Even if it did happen like the woman said it did it is not that much of an incident I would say. They do tend to get all excited and silly at play centres. My two dds are always on top of each other - but not in an agressive way. 'No wrestling' is one of my most used expressions!

NumberFour Sat 01-Nov-08 15:22:17

I think that if you have a good relationship with your AP (and it sounds like you do) then you could raise the matter with her in a similar way to way you have mentioned it here: you are concerend but trust her etc but would like to hear her version just to put your mind at rest.

From what you say of the other mum, I would take her version with a pinch of salt while clearing things with DD1 and AP

Good luck. Nice to have another MNetter that does not take the bait - here or in RL.

Cupofteaplease Sat 01-Nov-08 15:27:46

I think from the last postings that my initial feeling was right- friend was making more of the situation than perhaps was necessary. I don't think I'll mention it to my AP- what I will do is remind dd1 that her sister, although a robust little thing, is still a lot smaller than her and her best friend. I think I'll drop into convo with the AP how tricky the two older girls can be when they are together, and say that she mustn't be shy about telling them who's boss!

Thanks for the support, it's tricky to make a judgement call when you aren't present at the time!

Cupofteaplease Sat 01-Nov-08 15:27:49

I think from the last postings that my initial feeling was right- friend was making more of the situation than perhaps was necessary. I don't think I'll mention it to my AP- what I will do is remind dd1 that her sister, although a robust little thing, is still a lot smaller than her and her best friend. I think I'll drop into convo with the AP how tricky the two older girls can be when they are together, and say that she mustn't be shy about telling them who's boss!

Thanks for the support, it's tricky to make a judgement call when you aren't present at the time!

MarmadukeScarlet Sat 01-Nov-08 18:32:50

My opinion is based on having employed Housekeeper/Nanny, Mother's Helps and Au Pairs and also on your recent posts saying she is not doing her job properly.

No, there is no legislation to say an AP should not care for a child under the age of 2 BUT it is NOT recommended.

I'm not baiting you, I'm certainly not saying you shouldn't do it, but I am saying you shouldn't be surprised when she doesn't deal as effectively with a situation as someone with more experience.

Cupofteaplease Sat 01-Nov-08 18:58:28

MS- I do appreciate your opinion, I don't think you are trying to bait me. As you may have noted from my profile I'm (only!) 26 and therefore my AP is only a few years younger than me. Therefore, the problems that I have had with her, and that you hae rightly pointed out, that I have posted about, are more to do with my problems in managing her and her issues with taking instructions from me. I have never doubted her abilities with my children, trust me, if I doubted my childrens' saftey, she would be out of the door in a shot.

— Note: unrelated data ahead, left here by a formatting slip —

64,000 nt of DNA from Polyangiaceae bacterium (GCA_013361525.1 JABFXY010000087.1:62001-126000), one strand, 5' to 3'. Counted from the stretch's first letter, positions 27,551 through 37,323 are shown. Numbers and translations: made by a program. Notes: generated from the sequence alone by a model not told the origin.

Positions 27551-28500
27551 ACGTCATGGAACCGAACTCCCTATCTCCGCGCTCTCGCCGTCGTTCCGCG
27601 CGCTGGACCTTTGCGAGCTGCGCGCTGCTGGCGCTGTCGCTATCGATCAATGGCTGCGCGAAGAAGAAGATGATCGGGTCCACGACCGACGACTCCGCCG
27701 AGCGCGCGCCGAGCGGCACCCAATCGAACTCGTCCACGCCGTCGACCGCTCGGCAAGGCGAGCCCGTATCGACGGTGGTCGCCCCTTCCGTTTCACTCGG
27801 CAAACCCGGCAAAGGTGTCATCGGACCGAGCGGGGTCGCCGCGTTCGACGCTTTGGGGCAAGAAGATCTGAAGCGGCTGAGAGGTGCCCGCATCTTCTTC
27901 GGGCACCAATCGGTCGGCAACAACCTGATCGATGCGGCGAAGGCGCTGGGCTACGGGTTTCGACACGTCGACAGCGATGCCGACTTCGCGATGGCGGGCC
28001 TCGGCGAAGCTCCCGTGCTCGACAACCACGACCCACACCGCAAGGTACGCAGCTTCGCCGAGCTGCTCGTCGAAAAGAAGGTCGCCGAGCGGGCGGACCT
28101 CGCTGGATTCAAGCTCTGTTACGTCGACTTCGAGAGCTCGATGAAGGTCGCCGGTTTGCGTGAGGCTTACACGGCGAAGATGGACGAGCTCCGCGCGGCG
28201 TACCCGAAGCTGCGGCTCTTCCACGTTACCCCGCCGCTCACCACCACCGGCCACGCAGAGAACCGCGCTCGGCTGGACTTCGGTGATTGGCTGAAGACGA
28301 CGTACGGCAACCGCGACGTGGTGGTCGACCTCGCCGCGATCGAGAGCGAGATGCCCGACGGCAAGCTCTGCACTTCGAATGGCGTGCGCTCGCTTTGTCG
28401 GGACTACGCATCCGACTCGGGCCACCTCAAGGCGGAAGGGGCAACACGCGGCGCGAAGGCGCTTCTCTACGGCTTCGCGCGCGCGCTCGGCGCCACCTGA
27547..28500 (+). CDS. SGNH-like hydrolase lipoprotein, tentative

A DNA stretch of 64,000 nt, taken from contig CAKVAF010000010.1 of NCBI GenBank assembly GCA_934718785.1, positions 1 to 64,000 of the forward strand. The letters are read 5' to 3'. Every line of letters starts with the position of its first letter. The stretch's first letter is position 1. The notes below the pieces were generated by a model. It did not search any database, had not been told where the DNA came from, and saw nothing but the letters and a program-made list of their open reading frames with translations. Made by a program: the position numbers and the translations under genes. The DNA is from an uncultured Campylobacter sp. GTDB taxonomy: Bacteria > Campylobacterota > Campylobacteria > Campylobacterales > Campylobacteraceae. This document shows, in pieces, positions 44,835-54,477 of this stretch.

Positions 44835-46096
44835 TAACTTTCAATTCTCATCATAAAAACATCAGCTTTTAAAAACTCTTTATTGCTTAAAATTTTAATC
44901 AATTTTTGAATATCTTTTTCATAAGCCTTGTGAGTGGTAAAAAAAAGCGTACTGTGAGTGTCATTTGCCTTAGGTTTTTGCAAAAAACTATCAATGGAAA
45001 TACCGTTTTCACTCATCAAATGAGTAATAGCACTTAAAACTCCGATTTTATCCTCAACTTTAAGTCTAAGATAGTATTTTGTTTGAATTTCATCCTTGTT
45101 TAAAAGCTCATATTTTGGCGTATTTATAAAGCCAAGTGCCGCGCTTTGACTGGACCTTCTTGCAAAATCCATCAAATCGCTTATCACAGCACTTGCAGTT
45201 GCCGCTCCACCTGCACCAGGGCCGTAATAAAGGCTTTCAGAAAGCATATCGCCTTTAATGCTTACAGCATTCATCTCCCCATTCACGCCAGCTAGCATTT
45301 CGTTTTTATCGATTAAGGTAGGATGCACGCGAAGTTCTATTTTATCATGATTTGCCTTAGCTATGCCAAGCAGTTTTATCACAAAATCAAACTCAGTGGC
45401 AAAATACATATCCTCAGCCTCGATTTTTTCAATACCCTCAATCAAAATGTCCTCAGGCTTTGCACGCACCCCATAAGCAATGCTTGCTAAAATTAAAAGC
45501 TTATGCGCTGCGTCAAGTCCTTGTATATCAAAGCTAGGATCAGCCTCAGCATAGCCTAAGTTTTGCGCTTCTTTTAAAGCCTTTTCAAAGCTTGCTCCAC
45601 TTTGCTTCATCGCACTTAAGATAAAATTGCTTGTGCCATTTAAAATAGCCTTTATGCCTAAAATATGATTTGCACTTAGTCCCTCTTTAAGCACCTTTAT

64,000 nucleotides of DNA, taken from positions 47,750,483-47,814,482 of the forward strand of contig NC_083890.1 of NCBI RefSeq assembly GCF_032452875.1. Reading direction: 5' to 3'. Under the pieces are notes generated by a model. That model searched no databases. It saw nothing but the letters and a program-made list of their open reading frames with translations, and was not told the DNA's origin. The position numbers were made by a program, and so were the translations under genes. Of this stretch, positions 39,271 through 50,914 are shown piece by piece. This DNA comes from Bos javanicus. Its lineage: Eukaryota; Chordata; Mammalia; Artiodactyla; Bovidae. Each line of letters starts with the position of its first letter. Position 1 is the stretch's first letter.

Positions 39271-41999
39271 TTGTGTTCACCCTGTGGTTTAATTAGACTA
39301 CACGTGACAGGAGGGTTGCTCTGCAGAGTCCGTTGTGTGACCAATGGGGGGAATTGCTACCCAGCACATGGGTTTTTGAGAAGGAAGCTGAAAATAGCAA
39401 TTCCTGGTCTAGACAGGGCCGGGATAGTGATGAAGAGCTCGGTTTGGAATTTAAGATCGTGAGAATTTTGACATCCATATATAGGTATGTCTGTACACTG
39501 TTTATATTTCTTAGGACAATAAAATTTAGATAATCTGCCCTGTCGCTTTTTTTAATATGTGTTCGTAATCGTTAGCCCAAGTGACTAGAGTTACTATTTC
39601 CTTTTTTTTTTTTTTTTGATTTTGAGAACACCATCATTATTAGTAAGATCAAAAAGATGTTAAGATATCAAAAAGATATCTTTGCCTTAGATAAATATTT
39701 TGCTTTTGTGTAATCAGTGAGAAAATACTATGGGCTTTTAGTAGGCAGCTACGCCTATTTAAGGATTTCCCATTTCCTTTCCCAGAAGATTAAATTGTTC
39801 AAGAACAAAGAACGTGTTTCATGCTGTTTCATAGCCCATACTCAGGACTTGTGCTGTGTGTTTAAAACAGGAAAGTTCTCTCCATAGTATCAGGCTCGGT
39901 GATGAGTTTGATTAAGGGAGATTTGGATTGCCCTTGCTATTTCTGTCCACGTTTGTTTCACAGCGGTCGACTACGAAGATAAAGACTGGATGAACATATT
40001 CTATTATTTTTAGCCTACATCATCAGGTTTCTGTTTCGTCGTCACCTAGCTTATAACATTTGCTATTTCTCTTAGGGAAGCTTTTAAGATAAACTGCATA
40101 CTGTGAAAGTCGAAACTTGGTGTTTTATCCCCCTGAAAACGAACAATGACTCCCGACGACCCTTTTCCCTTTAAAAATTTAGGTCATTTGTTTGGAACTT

That is why I posted here, to ask for advice on what, if anything, to say to the AP, not because I can't trust her.

I feel I must also point out that when I had my dd 3 years ago, I had very limited experience with children, and have learnt as I go along- as I'm sure most parents do. For that reason, I didn't particulary want a nanny (nor could I afford one!) who knew everything. Instead, I saught out an AP with childcre experince. Luckily, that is what I found in my AP. She has experience, first aid certificates and a police check. She does not have a formal qualification in childcre- but neither do I! I repeat, if I didn't trust her with my precious bundles, she wouldn't be here.

I thank everyone who has taken the time to respond, and I hope I can continue to post in this section, whether people agree with my child care decisions or not, as I find it a great source of support.

BTW, my dcs go to a nursery and childminder after lunch, so at least I can be 100% confident after 12pm- or can I?! grin

MarmadukeScarlet Sat 01-Nov-08 19:03:32

smile I've got Levi's older than you and a car, for that matter!

I know it is hard to gauge the tone with an AP close to your own age. I was in my late 20's when I had DD and my HK/N was 50+ but actually she managed me rather than the other way around, which was fine at the time but I realise I could have handled it better!

I tend now to go for quite young APs as I find them easier, so I dodge the confrontations too!

Cupofteaplease Sat 01-Nov-08 19:15:53

Ah, that made me smile that you have Levi's older than me! They must be threadbare by now! grin